Wow! What a book! Tiffany Gholar’s A Bitter Pill To Swallow was such a satisfying read, and I absolutely loved it!
Devante has just been through a devastating experience in which the girl he loves dies, but he survives. One day, unable to take it anymore, he tries to commit suicide, but is rescued and eventually ends up in The Harrison School, a therapeutic school for troubled children and teens. Janina has been living in The Harrison School for four years and is feels so out of tune with the outside world that she is afraid to leave. Gail Thomas is angry and disillusioned with a mental health system that puts profit above people, and sees The Harrison School as her last chance to actually make a difference. Dr Lutkin who runs the school has a mysterious past and is struggling to keep The Harrison School they way it is –a positive place where teens and children with mental health issues are truly cared for.
When I read the description of the book, I assumed that it would be a very dark and emotionally draining read. I was surprised that the only tears I had at the end, were tears of happiness! I admit that the very neat and perfect solutions that all the characters have in the end is a rarity in real life, and that The Harrison School sounds too good to be true. I doubt things are so good in real-life, and the cynical side of me certainly fought this, but at some point I gave up analyzing and was just happy for the characters.
The book deals with some very relevant issues with reference to mental health –how mental health care is hard to come by for POC (most characters in the book are POC), pharma-politics, misdiagnosis, etc. It is to the credit of the author that she does so without overwhelming the reader. However, there is mention of suicide and self-harm so a few trigger warnings are needed for suicide, suicidal ideation, self-harm.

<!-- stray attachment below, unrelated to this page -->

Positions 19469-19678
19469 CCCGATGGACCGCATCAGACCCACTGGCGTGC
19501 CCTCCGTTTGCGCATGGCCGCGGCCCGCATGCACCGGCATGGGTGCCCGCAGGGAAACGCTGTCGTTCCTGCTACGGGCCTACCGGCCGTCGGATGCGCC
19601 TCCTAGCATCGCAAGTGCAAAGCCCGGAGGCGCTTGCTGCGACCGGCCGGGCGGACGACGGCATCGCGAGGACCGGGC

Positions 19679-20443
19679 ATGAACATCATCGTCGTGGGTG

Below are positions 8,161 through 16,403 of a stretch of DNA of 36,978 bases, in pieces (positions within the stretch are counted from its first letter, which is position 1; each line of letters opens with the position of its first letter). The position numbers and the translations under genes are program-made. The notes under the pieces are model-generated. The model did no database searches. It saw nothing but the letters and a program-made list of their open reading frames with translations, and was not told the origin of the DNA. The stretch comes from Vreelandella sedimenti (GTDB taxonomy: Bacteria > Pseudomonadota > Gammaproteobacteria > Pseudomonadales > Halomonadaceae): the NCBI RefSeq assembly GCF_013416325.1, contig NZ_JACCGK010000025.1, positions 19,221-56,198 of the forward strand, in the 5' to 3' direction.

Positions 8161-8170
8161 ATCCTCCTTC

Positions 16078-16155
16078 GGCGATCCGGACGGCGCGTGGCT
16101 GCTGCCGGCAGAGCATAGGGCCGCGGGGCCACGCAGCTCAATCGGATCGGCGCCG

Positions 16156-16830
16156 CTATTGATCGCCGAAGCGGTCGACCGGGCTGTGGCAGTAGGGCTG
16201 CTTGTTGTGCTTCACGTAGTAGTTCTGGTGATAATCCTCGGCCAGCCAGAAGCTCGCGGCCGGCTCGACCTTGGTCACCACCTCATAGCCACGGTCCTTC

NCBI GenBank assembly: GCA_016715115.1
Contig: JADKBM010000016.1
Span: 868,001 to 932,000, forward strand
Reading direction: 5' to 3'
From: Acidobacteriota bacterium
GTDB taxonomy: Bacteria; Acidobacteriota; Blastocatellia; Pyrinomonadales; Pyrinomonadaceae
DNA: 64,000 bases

There were couple of issues I did have with the book. In one place, Dr Lutkin mentions that the pills the teens are given are placebos and that he doesn’t support the use of pills. This jarred me a bit, because while an over dependence on pills is not advisable, I don’t think it is okay to completely do away with them either. Some people really do need the medication! Another was that a couple of the characters refer to each other of to themselves as ‘crazy’. There was also the idea of ‘normal’ thrown about. Even though the characters know that they are not supposed to use these words, and the author has used them to help us understand the inner monologue of the characters, it is still a bit uncomfortable to read them. The ‘head-hopping’, change in POV from one character to another, while usually very well done, was a bit abrupt and jarring in a few instances, especially when one paragraph in a chapter was from one POV and the next paragraph from another POV.
But in spite of these issues, this is a 4 star read for me, because I was so completely involved in the lives of these characters. The author has written them so well, that the reader begins to really care for them. The pacing is really good too, and I found it very difficult to put the book down. Also, I loved how the book took suicide with the seriousness it deserves and not just as a gimmick. It is a tale about the struggle that recovery is.
I commend Tiffany Gholar for writing such a touching, positive book about teens with mental health issues. At the end of the book, she admits that she is not a medical or mental health professional, and that much has changed from the time that this book is set in (the 90’s). In spite of that, I think this is a very relevant read.
FTC disclaimer: I received a e-copy of this book from the author in exchange for this honest review.
Author Bio: http://www.tiffanygholar.com/about